XHTML 1.0 was created shortly after HTML 4.01 to help the transition of hypertext to a new generation of mark-up languages for text. XHTML 1.1 is an additional step toward a more flexible version of hypertext with the full benefits of XML architecture and integration of different technologies.
Extensible Markup Language (XML) is a simple, very flexible text format derived from SGML (ISO 8879). Originally designed to meet the challenges of large-scale electronic publishing, XML is also playing an increasingly important role in the exchange of a wide variety of data on the Web and elsewhere. This page describes the work being done at W3C within the XML Activity, and how it is structured. Work at W3C takes place in Working Groups. The Working Groups within the XML Activity are listed below, together with links to their individual web pages.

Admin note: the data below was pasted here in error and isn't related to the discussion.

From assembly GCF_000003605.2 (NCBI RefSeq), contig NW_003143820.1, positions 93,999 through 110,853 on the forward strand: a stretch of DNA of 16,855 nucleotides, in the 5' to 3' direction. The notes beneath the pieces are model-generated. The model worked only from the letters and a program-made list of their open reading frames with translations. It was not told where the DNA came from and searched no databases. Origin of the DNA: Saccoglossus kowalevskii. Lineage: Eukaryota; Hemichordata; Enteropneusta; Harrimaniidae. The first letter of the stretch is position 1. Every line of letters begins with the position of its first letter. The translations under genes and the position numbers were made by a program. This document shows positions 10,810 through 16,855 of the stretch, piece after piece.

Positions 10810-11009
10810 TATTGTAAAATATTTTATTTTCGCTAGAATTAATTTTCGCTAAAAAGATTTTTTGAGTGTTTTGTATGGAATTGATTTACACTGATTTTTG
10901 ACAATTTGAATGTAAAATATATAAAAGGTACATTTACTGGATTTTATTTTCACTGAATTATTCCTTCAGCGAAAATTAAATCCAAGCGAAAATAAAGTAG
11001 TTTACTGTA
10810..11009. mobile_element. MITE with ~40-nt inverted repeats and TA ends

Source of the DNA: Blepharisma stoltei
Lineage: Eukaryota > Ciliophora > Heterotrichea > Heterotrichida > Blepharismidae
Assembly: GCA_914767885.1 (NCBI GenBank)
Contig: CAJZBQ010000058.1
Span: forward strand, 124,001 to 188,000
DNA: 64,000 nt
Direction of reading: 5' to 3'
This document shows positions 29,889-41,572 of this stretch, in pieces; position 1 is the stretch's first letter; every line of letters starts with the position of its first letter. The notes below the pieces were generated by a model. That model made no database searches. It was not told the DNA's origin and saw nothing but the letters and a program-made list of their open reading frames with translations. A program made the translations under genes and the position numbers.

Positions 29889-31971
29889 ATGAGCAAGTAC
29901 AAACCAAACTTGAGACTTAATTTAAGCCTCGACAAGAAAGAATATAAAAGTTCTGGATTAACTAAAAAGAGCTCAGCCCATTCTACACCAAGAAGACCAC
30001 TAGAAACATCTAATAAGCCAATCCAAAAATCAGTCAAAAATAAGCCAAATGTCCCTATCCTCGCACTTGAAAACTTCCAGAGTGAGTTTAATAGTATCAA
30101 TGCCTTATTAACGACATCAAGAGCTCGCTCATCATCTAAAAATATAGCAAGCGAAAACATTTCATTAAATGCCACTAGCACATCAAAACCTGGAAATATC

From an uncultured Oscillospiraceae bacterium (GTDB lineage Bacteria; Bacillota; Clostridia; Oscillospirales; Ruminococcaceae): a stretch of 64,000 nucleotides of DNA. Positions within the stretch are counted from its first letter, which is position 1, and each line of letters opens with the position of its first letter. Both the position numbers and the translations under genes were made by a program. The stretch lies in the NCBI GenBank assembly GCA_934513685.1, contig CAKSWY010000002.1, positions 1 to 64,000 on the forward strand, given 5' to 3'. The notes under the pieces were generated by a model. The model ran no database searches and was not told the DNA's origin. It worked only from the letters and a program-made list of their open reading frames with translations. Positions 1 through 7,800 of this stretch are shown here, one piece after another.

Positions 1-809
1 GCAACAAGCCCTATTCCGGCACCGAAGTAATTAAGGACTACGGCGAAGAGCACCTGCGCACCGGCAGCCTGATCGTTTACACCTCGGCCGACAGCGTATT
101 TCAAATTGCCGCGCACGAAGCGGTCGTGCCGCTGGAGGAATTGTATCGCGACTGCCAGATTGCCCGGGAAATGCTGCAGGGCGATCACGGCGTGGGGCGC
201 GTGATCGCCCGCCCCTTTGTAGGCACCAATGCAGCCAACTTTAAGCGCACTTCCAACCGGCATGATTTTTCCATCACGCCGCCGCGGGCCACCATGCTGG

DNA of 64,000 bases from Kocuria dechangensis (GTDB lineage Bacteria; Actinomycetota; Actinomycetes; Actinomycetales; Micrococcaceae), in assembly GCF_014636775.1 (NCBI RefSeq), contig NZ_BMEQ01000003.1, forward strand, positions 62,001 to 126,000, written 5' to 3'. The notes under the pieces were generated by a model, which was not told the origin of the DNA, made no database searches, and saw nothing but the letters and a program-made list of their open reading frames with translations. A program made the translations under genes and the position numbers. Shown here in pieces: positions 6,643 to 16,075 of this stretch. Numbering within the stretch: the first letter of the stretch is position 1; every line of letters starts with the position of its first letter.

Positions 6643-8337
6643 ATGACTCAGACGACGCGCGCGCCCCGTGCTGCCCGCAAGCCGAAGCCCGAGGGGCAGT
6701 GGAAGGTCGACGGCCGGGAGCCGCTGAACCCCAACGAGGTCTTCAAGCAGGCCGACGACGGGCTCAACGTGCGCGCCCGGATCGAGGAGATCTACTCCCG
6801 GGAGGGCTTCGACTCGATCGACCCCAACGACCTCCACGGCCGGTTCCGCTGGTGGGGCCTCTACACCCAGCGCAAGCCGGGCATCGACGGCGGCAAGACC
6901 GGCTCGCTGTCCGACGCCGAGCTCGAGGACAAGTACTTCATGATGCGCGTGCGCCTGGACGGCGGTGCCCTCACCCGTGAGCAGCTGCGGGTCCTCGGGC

The terms HTML, HTML5 and XHTML are frequently used in web design. Most people who are new to web design, often find these terms confusing and don’t know which language of these three to learn. The confusion is understandable because all of them are markup languages and essentially serve the same purpose. To clear out the confusion, let’s take a look at their differences in detail.